It’s now getting a bit ridiculous to have to wait with not-so bated breath to see Prime Minister Justin Trudeau emerge from his Ottawa gopher hole, also known as Rideau cottage, for his daily pandemic briefings to Canada’s bailed out and groveling media.  



Yesterday – April 18, 2020, the above screen grab showed a disheveled and unkempt Trudeau at his lectern, bobbing and weaving on China, his appearing in Parliament along with other topics, while his media sycophants lobbed softball questions at him with most huddled together under a canopy, not “socially distancing” themselves from each other. It’s a case of “one rule for me, but not for thee” of which Trudeau lectures to Canadians to “keep their distance.”


What kind of leadership is this that Trudeau is showing?  Is this latest re-location by Trudeau self-isolation or just plain hiding?   Trudeau’s wife Sophie, who was diagnosed with COVID-19 back in March, is long recovered from her illness and yet, Trudeau is still self-isolating in his retreat,in spite of him not being tested for the virus. 


He has been accused of hiding out prior to the pandemic crisis with his inaction over the blockades that brought Canada to a standstill. Combine that with his lack of presence in Canada over the downing of the Ukrainian jet liner in Iran that killed 58 Canadians and you have a part time Prime Minister that has absolutely no interest in governing.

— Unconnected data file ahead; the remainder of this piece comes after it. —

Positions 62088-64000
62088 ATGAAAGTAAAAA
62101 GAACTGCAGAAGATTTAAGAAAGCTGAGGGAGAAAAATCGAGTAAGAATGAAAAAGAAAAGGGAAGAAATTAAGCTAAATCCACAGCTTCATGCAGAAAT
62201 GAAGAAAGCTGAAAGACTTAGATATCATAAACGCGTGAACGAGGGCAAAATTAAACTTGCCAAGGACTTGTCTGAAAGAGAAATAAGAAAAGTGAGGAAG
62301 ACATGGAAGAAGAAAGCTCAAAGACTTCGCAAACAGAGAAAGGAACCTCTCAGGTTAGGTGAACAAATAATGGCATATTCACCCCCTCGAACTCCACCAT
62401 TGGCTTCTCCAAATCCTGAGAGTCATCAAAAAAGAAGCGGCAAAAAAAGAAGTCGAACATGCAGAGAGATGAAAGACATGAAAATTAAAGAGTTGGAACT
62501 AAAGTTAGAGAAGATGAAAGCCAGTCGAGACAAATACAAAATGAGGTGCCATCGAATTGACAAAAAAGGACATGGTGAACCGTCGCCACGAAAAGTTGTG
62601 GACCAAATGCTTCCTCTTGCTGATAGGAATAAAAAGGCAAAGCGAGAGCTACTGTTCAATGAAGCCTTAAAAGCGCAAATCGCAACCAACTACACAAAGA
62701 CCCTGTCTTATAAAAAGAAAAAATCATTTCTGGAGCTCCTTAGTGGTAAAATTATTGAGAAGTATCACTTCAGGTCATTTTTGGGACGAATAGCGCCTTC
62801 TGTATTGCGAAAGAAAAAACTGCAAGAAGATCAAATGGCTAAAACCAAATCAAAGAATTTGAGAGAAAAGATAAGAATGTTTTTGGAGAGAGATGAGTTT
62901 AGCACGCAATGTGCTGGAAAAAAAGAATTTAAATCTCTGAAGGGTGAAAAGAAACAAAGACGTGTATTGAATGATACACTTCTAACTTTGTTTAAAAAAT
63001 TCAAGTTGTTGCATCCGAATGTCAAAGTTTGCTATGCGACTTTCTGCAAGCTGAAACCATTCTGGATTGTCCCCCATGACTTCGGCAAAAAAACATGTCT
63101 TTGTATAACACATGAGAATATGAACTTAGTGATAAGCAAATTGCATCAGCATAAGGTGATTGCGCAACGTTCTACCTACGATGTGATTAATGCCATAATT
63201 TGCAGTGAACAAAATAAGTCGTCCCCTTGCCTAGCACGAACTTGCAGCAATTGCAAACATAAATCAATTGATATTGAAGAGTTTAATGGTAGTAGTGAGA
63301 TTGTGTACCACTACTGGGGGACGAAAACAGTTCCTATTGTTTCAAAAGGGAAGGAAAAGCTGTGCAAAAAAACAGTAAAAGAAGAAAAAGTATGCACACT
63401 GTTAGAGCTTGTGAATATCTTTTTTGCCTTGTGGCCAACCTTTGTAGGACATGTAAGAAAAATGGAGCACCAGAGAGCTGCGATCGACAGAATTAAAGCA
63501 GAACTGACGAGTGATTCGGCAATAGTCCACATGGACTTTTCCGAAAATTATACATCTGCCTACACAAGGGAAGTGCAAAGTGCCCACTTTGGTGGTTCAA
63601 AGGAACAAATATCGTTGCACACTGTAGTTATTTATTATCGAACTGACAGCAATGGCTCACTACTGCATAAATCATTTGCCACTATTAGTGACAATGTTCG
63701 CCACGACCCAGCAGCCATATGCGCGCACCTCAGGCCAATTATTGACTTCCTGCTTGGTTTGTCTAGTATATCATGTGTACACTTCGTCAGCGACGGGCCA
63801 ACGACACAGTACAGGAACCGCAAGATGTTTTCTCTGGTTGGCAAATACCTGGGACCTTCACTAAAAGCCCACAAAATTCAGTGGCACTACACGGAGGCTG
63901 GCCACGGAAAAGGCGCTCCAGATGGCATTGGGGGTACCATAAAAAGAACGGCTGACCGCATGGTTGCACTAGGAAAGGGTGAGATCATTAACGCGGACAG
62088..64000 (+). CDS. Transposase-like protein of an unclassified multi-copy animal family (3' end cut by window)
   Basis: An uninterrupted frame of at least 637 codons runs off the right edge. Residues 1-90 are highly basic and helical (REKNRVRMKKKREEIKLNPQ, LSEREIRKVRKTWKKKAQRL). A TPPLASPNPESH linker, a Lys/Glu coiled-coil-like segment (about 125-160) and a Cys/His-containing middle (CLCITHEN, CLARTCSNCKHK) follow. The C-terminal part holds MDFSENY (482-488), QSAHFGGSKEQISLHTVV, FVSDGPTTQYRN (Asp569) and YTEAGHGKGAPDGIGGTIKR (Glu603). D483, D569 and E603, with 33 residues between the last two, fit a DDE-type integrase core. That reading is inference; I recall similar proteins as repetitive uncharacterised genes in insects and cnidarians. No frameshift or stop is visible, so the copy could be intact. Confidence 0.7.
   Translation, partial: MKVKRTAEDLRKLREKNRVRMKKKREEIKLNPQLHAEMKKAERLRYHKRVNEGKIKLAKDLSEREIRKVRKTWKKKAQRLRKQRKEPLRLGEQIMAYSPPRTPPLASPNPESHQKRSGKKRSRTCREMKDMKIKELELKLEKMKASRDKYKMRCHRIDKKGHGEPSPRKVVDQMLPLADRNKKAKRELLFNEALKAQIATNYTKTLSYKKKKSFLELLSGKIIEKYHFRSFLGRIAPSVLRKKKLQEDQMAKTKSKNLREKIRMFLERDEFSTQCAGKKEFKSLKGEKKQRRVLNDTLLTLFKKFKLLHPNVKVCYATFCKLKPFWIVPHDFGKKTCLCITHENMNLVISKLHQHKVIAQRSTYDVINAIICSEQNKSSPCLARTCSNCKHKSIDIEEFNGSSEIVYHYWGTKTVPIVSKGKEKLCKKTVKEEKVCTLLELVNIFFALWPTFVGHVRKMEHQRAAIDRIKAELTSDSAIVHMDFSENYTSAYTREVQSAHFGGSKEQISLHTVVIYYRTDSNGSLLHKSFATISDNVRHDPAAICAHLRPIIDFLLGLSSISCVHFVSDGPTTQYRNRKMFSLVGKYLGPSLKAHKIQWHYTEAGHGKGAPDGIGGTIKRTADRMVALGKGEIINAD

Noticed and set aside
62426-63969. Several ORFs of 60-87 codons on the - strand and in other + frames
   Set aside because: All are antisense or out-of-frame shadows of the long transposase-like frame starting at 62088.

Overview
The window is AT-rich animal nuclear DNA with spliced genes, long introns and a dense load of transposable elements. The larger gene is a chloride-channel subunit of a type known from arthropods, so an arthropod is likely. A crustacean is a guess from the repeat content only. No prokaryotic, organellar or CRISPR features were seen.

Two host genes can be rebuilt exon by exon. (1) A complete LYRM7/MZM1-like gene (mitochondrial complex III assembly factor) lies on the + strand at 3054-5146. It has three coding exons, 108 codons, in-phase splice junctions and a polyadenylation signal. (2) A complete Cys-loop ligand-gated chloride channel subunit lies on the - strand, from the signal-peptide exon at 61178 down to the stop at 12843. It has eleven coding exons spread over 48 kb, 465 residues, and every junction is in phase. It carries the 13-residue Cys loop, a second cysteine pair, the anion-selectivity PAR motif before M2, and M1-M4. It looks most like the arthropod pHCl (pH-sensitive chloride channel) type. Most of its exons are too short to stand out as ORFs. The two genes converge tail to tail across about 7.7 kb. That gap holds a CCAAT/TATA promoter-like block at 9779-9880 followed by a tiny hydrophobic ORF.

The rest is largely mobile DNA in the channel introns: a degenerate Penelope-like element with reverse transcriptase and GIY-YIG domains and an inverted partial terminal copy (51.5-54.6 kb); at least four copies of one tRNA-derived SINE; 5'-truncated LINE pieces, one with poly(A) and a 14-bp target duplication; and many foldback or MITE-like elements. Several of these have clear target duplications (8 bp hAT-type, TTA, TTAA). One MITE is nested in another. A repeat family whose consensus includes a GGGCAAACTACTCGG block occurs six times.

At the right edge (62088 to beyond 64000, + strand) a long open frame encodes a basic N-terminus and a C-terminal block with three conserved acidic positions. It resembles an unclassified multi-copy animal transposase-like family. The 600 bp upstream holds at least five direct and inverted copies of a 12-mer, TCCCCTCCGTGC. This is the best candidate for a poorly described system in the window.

Back in January, 2020, after the blockade mess, Canadian icon Rex Murphy described Trudeau’s second mandate – owing to these messes – this way: “We don’t have a government in Ottawa; we have an Instagram page with executive authority.”


Across Canada we have Premier Doug Ford and Jason Kenney coming out with cohesive briefings and in the US, we have Donald Trump’s briefings – albeit, with a hostile media but his government officials are behaving like leaders. Trump has not retreated to his Mar-a-Lago retreat to ride out the crisis, he is actually in Washington, DC where he belongs throughout the crisis, surrounded – at a safe distance – by staff.




All around the world from Japan to Germany to France and Spain, their leaders are where they should be, giving updates as leaders should. The only one who gets a pass for in-person updates is UK Prime Minister Boris Johnson, who is currently recovering from a nasty bout of COVID-19.


And what of these musings?


Aside from pandering to China and the World Health Organization in spite of their culpability in covering up China’s role in the pandemic, Trudeau’s biggest fear seems to be having to appear in Parliament to be held accountable by the Official opposition. That is the Opposition’s job and other than dragging Trudeau kicking and screaming back to Ottawa to pass the wage subsidy bill, Trudeau seems to like this “virtual Parliament” setup where he can remain at an anti-social distance and not face the opposition.

It’s ironic that he has no problem with construction workers still working on Parliament Hill while he wants to hide out, letting the opposition play “whack a mole” to pin him down on appearing in Parliament.

Conservative Pierre Poilievre says it best when Trudeau’s reluctance to appear in person has everything to do with accountability.



At today’s briefing, the Liberals – along with their friends in the Bloc Quebecois and NDP  – “reached a “tentative agreement” about the conditions under which Parliament will reconvene this week — “a deal the Conservatives rejected Sunday.”